(director: Carol Reed; screenwriter: from the story by Graham Greene/Graham Greene; cinematographer: Robert Krasker; editor: Oswald Hafenrichter; music: Anton Karas; cast: Joseph Cotten (Holly Martins), Orson Welles (Harry Lime), Trevor Howard (Major Calloway), Alida Valli (Anna Schmidt), Bernard Lee (Sgt. Paine); Runtime: 104; MPAA Rating: NR; producers: Alexander Korda/Carol Reed/David O. Selznick; Rialto Pictures; 1949-UK)

“A monumental arty thriller of British noir.”

Reviewed by Dennis Schwartz

Carol Reed’s (“Odd Man Out”/”The Fallen Idol”) The Third Man is a monumental arty thriller of British noir that chronicles the dark mood of the dispirited Vienna postwar period in a way that rings true with a Casablanca sense of history. It also plays out as a muffled cry for American innocence versus European experience in dealing with war, and as a way of digging into the sticky personae of the new and old cultures. Joseph Cotten as Holly Martins is a naive American hack writer who tracks down the shadowy underground Lucifer figure of Orson Welles’ character of Harry Lime in a postwar Vienna populated by displaced persons, smugglers, spies and suspicious characters of many nations. Holly arrives in Vienna on the promise of a job from his old school friend Harry Lime, but he finds that Lime has recently died in a suspicious traffic accident. At Lime’s funeral, British sector authority Major Calloway (Trevor Howard) accuses Lime of criminal behavior, which gets the goat of the loyal friend who decides to stay to investigate his friend’s death despite the major’s warning he better go home. Holly questions Lime’s associates in this bombed-out city, a cynical group of black marketeers. He soon realizes that the stories he’s hearing are so full of contradictions, that he’s more confused than not. Yet, he remains and becomes dreamy-eyed over Lime’s beautiful girlfriend, Anna Schmidt (Alida Valli, Italian actress), who seems to have loved Harry but has no feelings for his friend–in fact, whenever she runs into Holly she can’t even remember his name.

The Third Man won the Palme d’Or at the 1949 Cannes Film Festival, and was adapted from a Graham Greene novel by the author himself.

Reed structures the narrative around a false funeral for Harry Lime and a tale about mass murders. The unseen Lime, in fact, is still very much alive as he was the mysterious “third man” at the scene of the fatal accident. The body in the coffin at the funeral was not Lime’s but the man who actually died in the accident.

It is soon learned by Holly that Lime is involved in black-market medical supply drug-dealings and is hiding out in an undisclosed location in the rubble-strewn foreign part of town.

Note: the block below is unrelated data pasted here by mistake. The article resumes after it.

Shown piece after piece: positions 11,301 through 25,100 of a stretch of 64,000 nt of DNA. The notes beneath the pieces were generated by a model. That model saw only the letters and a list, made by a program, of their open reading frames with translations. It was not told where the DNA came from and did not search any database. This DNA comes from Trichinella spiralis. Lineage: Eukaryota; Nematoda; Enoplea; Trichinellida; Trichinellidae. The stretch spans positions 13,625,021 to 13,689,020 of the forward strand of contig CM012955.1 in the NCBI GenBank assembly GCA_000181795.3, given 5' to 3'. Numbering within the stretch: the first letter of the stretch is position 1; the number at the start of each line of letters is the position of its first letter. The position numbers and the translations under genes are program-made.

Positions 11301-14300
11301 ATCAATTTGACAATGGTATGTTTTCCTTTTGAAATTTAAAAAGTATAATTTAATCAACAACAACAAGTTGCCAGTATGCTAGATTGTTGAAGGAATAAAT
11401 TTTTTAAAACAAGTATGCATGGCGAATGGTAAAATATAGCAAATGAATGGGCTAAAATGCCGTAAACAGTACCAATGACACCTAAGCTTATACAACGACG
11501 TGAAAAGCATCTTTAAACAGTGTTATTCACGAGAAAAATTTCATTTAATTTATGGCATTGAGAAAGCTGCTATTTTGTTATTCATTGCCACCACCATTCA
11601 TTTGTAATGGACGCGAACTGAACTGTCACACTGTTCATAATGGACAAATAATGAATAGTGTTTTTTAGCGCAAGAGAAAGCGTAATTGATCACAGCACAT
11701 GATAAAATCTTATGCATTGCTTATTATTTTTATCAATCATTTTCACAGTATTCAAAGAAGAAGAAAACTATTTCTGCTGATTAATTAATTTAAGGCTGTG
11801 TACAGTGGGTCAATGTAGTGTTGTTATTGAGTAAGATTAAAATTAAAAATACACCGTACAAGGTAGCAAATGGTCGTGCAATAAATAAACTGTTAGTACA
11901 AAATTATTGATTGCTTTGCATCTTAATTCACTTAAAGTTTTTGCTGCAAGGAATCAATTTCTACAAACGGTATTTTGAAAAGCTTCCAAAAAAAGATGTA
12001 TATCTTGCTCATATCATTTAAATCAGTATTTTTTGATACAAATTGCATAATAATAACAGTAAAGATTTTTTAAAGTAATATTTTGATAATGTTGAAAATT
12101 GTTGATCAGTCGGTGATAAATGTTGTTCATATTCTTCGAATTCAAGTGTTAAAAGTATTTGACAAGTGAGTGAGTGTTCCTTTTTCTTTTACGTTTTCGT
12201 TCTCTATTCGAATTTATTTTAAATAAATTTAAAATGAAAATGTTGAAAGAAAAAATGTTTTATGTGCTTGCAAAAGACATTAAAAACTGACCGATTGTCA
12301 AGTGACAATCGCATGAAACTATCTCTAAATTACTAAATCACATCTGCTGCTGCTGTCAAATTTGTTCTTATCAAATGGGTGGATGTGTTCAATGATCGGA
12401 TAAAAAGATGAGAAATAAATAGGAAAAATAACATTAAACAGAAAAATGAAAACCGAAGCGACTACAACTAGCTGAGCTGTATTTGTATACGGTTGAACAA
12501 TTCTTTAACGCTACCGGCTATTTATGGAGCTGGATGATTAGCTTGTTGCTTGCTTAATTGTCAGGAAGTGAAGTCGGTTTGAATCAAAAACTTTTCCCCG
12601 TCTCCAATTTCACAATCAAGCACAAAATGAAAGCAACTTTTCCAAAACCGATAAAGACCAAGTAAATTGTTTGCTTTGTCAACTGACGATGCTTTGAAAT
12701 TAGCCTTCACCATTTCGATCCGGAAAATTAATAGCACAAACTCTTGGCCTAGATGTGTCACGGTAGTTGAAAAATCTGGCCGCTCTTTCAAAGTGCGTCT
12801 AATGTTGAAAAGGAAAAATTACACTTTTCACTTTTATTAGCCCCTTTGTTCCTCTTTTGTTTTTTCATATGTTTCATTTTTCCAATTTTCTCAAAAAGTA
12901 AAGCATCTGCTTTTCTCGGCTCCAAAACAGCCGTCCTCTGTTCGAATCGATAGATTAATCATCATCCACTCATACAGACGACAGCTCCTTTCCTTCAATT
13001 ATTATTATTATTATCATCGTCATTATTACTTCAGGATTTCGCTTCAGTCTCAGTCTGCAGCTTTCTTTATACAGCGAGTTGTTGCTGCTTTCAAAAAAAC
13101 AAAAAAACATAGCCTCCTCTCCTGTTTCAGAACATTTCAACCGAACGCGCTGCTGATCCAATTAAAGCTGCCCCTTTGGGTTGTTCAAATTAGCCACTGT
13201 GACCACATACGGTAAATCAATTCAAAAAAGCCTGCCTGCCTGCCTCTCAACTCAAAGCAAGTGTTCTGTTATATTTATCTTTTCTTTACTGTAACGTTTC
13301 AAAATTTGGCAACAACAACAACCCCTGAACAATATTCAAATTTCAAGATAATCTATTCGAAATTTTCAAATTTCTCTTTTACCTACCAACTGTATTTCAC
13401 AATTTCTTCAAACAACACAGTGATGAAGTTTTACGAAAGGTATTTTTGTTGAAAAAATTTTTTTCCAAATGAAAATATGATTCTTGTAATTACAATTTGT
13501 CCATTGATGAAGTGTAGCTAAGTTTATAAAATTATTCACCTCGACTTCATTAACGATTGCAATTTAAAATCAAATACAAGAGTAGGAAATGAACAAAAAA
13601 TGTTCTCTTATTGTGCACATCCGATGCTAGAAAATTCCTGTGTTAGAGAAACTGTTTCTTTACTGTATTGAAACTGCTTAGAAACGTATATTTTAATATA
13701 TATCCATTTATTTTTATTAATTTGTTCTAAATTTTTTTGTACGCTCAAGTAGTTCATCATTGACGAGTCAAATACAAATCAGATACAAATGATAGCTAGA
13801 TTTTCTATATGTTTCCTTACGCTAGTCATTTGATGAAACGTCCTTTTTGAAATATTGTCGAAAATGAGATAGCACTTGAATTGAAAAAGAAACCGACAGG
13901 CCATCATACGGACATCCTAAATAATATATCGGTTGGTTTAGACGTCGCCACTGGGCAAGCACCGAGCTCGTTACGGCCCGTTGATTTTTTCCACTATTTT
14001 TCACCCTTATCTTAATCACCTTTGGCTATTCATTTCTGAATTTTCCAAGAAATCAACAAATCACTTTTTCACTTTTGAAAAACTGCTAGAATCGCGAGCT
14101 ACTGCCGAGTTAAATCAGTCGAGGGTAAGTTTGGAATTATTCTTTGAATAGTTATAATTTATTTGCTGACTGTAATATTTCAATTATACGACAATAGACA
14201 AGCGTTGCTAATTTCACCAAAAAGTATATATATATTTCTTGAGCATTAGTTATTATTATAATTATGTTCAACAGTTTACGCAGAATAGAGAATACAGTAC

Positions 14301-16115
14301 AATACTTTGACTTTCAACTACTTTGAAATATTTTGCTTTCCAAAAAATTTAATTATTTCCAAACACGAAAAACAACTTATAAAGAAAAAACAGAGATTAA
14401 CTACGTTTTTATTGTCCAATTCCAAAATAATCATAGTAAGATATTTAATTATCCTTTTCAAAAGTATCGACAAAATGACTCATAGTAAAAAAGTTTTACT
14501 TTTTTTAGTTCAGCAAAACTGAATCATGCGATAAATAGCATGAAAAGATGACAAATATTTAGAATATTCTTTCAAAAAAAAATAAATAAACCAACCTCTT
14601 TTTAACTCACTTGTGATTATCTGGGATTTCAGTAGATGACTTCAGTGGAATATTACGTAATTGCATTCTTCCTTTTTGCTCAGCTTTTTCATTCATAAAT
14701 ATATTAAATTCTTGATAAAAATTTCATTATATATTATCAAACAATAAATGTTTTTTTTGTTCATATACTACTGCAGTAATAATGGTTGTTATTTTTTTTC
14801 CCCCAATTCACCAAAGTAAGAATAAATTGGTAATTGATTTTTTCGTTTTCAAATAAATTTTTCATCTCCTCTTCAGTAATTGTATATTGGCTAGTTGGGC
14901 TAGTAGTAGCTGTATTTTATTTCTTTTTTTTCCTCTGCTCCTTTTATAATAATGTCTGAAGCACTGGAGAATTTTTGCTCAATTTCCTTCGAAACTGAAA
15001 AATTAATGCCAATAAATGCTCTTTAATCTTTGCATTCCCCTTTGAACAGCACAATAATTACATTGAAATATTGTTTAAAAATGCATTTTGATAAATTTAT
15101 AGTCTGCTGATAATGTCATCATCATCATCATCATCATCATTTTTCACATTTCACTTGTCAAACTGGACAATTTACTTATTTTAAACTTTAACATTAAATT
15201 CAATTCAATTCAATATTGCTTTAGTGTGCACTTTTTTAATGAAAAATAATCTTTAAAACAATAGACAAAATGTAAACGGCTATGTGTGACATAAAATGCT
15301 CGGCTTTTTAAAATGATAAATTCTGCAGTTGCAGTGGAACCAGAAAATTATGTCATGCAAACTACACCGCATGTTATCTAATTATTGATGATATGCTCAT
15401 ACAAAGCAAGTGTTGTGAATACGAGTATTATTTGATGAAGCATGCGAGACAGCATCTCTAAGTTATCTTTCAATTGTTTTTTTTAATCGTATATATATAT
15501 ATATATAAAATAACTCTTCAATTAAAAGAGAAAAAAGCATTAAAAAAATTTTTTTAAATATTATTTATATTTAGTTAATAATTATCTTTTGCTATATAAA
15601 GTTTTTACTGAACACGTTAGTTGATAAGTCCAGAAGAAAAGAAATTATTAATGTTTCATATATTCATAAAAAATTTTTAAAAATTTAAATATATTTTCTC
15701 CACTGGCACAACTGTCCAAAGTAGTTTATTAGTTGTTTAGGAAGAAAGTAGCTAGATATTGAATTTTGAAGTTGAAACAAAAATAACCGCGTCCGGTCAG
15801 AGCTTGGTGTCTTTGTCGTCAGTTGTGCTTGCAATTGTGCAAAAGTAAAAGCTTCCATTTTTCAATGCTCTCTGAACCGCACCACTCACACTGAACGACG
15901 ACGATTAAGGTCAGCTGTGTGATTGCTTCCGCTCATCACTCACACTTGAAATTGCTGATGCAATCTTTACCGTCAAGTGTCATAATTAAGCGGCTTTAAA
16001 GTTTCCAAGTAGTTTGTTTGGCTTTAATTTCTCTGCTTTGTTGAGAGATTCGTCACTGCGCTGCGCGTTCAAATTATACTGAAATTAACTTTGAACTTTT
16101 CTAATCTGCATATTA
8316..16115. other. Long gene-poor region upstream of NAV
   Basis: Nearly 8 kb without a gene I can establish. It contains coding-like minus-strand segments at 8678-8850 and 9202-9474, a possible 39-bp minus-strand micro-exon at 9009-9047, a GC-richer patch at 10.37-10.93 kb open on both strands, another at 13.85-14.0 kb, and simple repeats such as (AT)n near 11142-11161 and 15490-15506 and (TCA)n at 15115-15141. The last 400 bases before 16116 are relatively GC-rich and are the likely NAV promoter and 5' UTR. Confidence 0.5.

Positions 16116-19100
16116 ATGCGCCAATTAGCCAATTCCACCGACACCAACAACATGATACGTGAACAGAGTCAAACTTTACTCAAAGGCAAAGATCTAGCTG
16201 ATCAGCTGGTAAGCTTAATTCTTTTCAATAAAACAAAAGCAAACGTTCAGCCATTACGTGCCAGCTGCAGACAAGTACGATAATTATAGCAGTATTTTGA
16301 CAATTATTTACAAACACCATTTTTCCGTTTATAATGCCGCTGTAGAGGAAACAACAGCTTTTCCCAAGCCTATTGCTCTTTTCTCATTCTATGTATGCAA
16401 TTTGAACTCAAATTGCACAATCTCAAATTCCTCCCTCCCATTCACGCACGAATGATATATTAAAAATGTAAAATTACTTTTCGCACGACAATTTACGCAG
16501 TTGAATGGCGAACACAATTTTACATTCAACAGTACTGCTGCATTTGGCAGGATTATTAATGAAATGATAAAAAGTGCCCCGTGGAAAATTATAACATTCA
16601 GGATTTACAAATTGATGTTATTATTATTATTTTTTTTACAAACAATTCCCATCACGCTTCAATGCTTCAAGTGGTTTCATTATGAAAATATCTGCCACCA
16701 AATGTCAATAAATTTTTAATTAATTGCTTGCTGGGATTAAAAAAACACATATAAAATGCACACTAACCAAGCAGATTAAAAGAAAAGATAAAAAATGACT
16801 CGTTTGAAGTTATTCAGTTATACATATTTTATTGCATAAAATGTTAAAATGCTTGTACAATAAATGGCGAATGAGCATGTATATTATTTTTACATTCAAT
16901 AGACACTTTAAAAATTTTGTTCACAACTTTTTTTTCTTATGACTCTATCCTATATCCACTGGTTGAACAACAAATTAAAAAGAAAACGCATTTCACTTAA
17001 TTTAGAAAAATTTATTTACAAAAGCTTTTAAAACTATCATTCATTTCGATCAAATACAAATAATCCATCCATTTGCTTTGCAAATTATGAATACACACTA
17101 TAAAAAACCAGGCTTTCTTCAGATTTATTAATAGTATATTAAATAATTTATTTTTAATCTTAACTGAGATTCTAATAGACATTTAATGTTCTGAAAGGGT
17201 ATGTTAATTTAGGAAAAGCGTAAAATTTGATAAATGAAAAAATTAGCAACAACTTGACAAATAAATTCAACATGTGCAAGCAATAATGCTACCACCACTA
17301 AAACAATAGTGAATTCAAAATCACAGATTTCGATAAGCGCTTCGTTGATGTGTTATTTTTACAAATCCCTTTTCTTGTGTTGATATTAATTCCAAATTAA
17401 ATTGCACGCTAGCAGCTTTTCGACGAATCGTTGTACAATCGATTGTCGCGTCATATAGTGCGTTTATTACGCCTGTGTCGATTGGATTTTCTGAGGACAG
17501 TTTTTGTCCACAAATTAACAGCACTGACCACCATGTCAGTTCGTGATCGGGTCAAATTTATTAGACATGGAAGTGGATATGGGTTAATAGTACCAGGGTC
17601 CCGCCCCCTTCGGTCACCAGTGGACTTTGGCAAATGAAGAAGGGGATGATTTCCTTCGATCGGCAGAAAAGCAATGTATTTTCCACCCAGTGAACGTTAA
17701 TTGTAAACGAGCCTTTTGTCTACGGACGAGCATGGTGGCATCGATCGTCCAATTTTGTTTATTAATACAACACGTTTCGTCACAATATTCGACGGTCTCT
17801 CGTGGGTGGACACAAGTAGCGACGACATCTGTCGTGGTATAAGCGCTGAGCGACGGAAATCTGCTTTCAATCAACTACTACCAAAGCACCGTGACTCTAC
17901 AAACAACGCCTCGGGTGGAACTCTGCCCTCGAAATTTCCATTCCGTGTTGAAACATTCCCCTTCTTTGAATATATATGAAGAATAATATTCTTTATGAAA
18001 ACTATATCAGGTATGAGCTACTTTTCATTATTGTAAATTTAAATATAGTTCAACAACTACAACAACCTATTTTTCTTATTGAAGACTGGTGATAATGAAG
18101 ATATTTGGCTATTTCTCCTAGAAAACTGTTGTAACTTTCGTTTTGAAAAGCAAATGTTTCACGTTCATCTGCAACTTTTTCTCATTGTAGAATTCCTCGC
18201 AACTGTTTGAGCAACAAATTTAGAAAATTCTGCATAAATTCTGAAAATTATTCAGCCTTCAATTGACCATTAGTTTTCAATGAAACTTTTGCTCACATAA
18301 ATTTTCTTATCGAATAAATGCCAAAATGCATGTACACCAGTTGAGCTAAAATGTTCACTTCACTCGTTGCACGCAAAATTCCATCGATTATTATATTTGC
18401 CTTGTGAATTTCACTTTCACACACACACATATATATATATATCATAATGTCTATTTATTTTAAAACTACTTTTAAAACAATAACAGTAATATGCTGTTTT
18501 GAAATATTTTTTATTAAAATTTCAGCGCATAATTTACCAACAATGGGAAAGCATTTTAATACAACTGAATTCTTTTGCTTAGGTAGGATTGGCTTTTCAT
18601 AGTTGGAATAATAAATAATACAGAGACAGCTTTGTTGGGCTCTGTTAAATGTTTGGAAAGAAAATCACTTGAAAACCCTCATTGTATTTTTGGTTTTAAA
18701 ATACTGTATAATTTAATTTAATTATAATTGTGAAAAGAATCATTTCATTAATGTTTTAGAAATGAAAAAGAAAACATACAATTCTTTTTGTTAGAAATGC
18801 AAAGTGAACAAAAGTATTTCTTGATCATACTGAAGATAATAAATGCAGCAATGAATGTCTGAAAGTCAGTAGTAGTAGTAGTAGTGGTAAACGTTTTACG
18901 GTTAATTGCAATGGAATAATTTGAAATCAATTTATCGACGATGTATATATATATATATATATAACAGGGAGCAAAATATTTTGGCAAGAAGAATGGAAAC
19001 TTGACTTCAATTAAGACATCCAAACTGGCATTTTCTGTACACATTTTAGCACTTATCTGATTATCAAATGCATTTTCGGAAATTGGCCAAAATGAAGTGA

It all builds to the movie’s famous climactic confrontation of Lime and Holly in the sewers of Vienna–and the classic final shot, changed by Reed from the happy ending Greene gave it (which greatly displeased the author at first, but later conceded that Reed was right), in which Holly pays emotionally for being the bumbling American and getting involved in something that is over his head. It certainly can be viewed as a slap in the face of American foreign policy, where they do more harm than good with their poking around in foreign countries.

The film’s most striking moment comes at the 3/4 mark when Orson Welles makes his grand entrance and from then on he owns the film. It was one of the most dramatic entrances in movie lore. Welles reportedly rewrote his dialogue to increase his role from a cameo to a meaty one. The most chilling scene is where the shadowy figure of Lime meets Holly at the foot of the Ferris wheel in the empty amusement park, and Welles’ seductive villain role abounds with an overwhelming charged charisma as he dispatches Holly’s decency as a sign of weakness.

Robert Krasker’s expressionistic camera shots make the characters fit the mysteriously baroque view of the enticing desperation of the city, giving the city an uncanny look of fantasy while at the same time it catches its painfully realistic mood of despair. Krasker won the Oscar for best cinematography. What keeps the grim Cold War mood jaunty is the catchy zither score by Anton Karas, that runs throughout as the film’s alternate theme that this is only entertainment and acts as a lighthearted mood change to the gloomy backdrop.

The film has a noted quote by Harry Lime (added by Welles, who said he cribbed it from an old Hungarian play): “In Italy for thirty years under the Borgias they had warfare, terror, murder, and bloodshed, but they produced Michelangelo, Leonardo da Vinci, and the Renaissance; in Switzerland, they had brotherly love, they had five hundred years of democracy and peace, and what did they produce? The cuckoo clock.”

Joseph Cotten and Orson Welles in The Third Man